Viewing 3d Images
The retina of our eye is a surface of photosensitive cells (receptors) distributed more or less like photoactive elements in a digital camera, so it gathers only a 2d-image. We see the depth only because we use two eyes and both eyes see objects from a different angle. These different points of view are transformed in our brain into a three-dimensional image. So, it is possible to see a 3d image on a flat monitor screen when two images, made form 2 different points (left and right camera) are presented. The trick is that the image made from the right camera must be seen only by a right eye, and the left eye must look only at the photo made by the left camera. There are several devices that make this task easy, but if you are new to this, it is likely that you don't have any of this equipment and must rely on free viewing. Fortunately, free viewing of 3d images is possible, but unfortunately it is not natural process and requires some practice.
There are two double image presentation methods for free viewing. The first one is called parallel, where the left-eye picture is placed on the left and the right-eye picture is on the right. The second is called the cross-eyes method, when the pictures are reversed as shown below.
The parallel format has been used in the past almost exclusively, and it is still a standard for 3d image presentation in printed publications. It is more natural an you see more depth than with the cross-eyes format. The cross-eyes is the preferred by most of people format in this computer age because it is easier to learn and allows seeing large photos. In this format the left image is on the right, so that only when you cross your eyes, you see the left image with the left eye and the right image with the right eye. Please analyze the right part of the diagram shown above.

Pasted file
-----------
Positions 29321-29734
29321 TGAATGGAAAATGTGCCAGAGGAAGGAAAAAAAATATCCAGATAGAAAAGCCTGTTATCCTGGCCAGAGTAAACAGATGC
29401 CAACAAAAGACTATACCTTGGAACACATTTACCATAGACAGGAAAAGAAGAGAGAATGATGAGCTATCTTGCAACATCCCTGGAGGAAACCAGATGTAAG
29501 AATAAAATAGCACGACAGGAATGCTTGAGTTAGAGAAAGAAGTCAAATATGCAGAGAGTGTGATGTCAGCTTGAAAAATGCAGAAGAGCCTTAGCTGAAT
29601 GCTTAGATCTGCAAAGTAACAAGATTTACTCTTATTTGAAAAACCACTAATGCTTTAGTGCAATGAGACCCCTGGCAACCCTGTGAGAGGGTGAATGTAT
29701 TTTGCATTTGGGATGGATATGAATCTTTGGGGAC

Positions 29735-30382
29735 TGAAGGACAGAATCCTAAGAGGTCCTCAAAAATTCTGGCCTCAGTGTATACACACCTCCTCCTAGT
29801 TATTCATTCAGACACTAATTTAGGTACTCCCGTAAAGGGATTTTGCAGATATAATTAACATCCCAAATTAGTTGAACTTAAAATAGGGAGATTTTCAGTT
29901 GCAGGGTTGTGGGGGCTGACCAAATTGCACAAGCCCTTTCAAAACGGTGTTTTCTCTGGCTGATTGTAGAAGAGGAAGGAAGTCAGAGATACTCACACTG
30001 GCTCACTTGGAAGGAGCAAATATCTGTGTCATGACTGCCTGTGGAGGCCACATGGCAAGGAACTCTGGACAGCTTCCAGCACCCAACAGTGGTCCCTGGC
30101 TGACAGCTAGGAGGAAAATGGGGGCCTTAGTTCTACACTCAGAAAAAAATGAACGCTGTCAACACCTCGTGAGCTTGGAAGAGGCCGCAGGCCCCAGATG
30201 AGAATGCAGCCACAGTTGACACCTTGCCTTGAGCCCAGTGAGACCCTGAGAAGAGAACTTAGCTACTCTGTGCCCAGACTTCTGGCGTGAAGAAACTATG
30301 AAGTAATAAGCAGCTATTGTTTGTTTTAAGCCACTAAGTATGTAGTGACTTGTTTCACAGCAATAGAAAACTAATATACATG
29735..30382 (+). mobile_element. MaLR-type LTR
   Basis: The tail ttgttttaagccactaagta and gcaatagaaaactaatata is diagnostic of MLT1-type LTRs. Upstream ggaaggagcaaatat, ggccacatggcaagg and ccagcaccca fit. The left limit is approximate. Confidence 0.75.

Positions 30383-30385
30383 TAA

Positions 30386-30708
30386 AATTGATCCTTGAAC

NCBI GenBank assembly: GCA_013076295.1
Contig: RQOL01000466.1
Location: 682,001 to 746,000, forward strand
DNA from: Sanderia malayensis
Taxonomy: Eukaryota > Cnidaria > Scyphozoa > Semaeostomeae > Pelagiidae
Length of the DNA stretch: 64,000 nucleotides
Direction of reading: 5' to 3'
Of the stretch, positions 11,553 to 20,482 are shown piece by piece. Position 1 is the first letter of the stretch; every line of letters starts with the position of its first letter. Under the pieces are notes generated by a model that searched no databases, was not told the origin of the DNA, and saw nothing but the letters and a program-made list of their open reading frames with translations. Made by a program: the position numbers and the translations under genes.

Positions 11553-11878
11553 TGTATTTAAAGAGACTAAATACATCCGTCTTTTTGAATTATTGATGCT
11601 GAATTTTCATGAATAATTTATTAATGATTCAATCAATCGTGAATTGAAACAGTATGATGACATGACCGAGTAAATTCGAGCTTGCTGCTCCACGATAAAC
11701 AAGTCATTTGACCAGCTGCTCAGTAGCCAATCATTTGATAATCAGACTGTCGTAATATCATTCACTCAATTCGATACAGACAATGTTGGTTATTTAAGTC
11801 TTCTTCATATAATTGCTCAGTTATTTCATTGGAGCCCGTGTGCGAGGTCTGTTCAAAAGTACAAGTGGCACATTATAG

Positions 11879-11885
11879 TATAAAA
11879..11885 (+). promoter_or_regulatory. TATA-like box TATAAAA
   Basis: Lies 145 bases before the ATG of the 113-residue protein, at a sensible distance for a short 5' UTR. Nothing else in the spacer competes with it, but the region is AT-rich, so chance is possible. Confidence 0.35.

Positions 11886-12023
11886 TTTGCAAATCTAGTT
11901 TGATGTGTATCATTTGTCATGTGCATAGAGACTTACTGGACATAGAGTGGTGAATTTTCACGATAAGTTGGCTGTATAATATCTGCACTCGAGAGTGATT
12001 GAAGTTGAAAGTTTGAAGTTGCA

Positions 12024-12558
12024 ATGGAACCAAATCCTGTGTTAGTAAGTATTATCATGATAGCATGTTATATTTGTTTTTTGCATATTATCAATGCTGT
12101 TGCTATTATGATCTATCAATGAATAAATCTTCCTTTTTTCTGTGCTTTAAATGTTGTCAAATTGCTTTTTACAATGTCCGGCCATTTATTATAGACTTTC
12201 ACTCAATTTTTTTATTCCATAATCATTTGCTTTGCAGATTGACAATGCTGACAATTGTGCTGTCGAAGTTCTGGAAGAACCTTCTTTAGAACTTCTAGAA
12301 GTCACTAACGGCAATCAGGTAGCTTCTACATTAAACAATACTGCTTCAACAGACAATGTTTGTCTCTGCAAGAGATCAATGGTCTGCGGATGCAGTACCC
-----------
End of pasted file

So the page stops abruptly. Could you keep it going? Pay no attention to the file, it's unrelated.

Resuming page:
To view the pictures in parallel format "defocus" your eyes as you'd be looking at a very distant object, like seeing through (analyze the left part of the diagram). After some time you will begin to see three images. The one in the center will be three-dimensional. If you practice this on the diagram above please cover the right part of it that deals with the cross-eye method. It is relatively easy to see small photo pairs, smaller than the distance between your eyes. For viewing larger photos in parallel format I recommend using a stereo viewer, which can be purchased from several vendors (search Google for 'stereo viewers'; but don't buy a cheap stuff: in my opinion, a Pokescope is the lowest acceptable grade viewer, for about $40). Another method to learn parallel 3D vision provides the Magic Eye site.
Cross-eye viewing technique: choose a distinctive, contrasty object on the pair of photos, and place your finger between them, closer to the screen. A good page to practice is 'Moon in 3D' (not this diagram because it's too small). Now, slowly keep bringing your finger to your eyes and watch the two images of the object slowly closing to each other and making a third image. Important: keep focus on your finger all the time. When the objects merge together and form a stable third image you may remove the finger and focus on the middle object. Now you should see the entire photo in 3D. The further you are from the screen the easier is to learn the technique.
Another cross-eye viewing learning technique involves looking at the cross-eye pair through a slit or narrow opening made with palms of your hands. Cover left picture with your left hand and right picture with your right hand. Check this with only one eye opened. Than, open both eyes and you should instantly see a 3d picture.
A great tool to learn parallel and cross eyes technique involves anaglyph glasses. You need to look at the anaglyph and than click on the button that would start diverging the images. When it's done and you still see a 3d image, you may take out your glasses without loosing the 3d effect.
There are other 3d viewing methods that require additional equipment or elaborate set-ups (mirror viewing, shutter glasses, slide projections) that are not discussed here. One very popular method of 3d presentation through anaglyphs, that only requires red/blue or red/cyan cardboard glasses (I can mail you one if you send me a $1 bill plus a USPS standard letter mail stamp with a return address, and if that's too expensive - you may find them cheaper on the web). I use AnaBuilder software to make my anaglyphs. Many people don't like this method because it often produces ghosting and shows unnatural colors. This is true that red/cyan glasses are red color-unfriendly, but lots of ghosting issues can be solved by adjusting gamma of your monitor.
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